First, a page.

Nutritional Psychiatry: The Link Between Diet and Mental Health
Most people don’t feel particularly happy after they consume a fast-food meal. For some, this might be caused by disappointment or guilt surrounding an unhealthy dietary choice, but for others, it might be the components of the meal itself creating a worse mood.
Recent discoveries in the field of nutrition science have established a compelling link between the food we consume and our mental health. Yet, healthcare providers often overlook diet as a means of treating psychological disorders. What do we actually know about nutritional psychiatry, and can patients suffering from mental disorders use nutrition to feel better?
The Link Between Mental Health and the Microbiome
One of the most important neurotransmitters — not just for mental health but for overall well-being — serotonin, is responsible for stabilizing a person’s mood, regulating sleeping patterns and encouraging feelings of happiness. Humans produce about 95 percent of the body’s serotonin in the gastrointestinal tract. Here, the neurotransmitter helps the hundreds of millions of nerve cells in the stomach and intestines break down food during digestion, and it provides a mood boost while doing so.
Also within the gastrointestinal tract is the microbiome, or billions of bacteria that also assist in breaking down food. The foods a human consumes influences the types of bacteria present in their microbiome — which also has an effect on the levels and effectiveness of neurotransmitters. So-called “good” bacteria protect the lining of the gastrointestinal tract, while the “bad” bacteria can cause inflammation, bloating and pain. What’s more, the helpful bacteria improve the absorption of nutrients and maintain the activity of neural pathways between gut and brain, ensuring that serotonin functions to improve one’s mood. In contrast, when too many harmful bacteria proliferate in the microbiome, serotonin’s effectiveness can falter.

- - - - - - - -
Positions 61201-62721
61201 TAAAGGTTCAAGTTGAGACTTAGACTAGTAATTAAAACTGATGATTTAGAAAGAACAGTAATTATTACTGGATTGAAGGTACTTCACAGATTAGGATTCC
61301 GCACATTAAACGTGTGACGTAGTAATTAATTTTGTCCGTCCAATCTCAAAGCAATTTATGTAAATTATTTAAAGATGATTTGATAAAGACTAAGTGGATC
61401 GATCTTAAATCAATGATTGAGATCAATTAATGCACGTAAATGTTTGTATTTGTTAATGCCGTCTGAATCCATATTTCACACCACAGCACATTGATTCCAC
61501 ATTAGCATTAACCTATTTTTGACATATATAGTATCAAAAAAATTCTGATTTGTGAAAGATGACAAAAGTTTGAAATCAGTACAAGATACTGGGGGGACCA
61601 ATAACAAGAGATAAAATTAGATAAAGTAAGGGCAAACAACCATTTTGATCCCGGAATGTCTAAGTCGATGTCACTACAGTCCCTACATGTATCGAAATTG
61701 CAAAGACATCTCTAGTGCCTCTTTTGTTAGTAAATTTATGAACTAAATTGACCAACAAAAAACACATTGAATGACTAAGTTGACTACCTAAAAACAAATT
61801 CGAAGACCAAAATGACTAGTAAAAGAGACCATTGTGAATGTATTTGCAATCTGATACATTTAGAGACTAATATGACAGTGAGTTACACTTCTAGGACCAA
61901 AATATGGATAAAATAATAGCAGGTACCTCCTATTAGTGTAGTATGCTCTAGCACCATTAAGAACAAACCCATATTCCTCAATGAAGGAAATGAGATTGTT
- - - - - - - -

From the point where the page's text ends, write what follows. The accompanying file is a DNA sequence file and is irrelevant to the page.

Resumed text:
Fortunately, it is possible to influence the balance of good and bad bacteria within the microbiome, and in doing so, one can have greater control over one’s mental and physical health. Though the field of nutritional psychiatry is relatively new, all healthcare providers can enroll in a nutrition science course to learn the basics of nutrition and its links to disease prevention. Then, healthcare providers can build nutrition into a broader treatment plan for mental illnesses to ensure holistic healing.
Strategies for Increasing Gut Health for Emotional Wellbeing
When serotonin levels are low, it might be useful to consider altering one’s dietary practices to encourage the proliferation of good bacteria in the microbiome. Some strategies for boosting gastrointestinal health through nutrition and thereby fostering a positive environment for serotonin production and uptake include:
Eat probiotic and fiber-rich foods. Probiotic foods are those that contain the healthy bacteria one’s body needs to break down nutrients in the gut. Fermented foods, like yogurt, sauerkraut and kombucha, grow these bacteria and shuttle them into the microbiome when they are consumed. Yet, once good bacteria are in the microbiome, they need to be sustained — which is where fiber comes in. Fiber is a prebiotic, meaning it is an essential nutrient for keeping bacteria alive. Whole grains, fruits and vegetables are the best sources of dietary fiber.
Limit alcohol intake. Alcohol is strongly acidic, and frequent alcohol use can make the gut an inhospitable place for bacteria while degrading the lining of the gastrointestinal tract and increasing inflammation. Gut experts recommend limiting intake to ensure two to three fully alcohol-free days each week. When one does drink alcohol, it should be with food.
Reduce sugar and other sweeteners. Sweet foods can be detrimental to the microbiome by causing dysbiosis, or an imbalance in the types of bacteria in the gastrointestinal tract. Both sugar and aspartame have been linked to “bad” gut bacteria, and it is likely that an overabundance of other sweeteners is similarly detrimental. Enjoying a dessert a few times a week won’t devastate the microbiome, but not every meal should have an unnaturally sweet component.
Quit smoking. Though tobacco smoke has a much more immediate effect on the cardiovascular system, smoking does result in worse health for one’s microbiome. Helpful bacteria are more susceptible to harmful effects of tobacco, so smokers tend to have less-effective microbiomes than nonsmokers have. Quitting nicotine entirely is the best strategy for healing the gut (and the mind) from these effects.
Serotonin is a well-known influencer of mood, yet few realize that so much serotonin is produced in the gastrointestinal tract, not the brain. Nutritional psychiatry aims to harness the power of the gut in generating serotonin and other mood-boosting neurotransmitters, improving the efficacy of mental health treatment in the short and long term.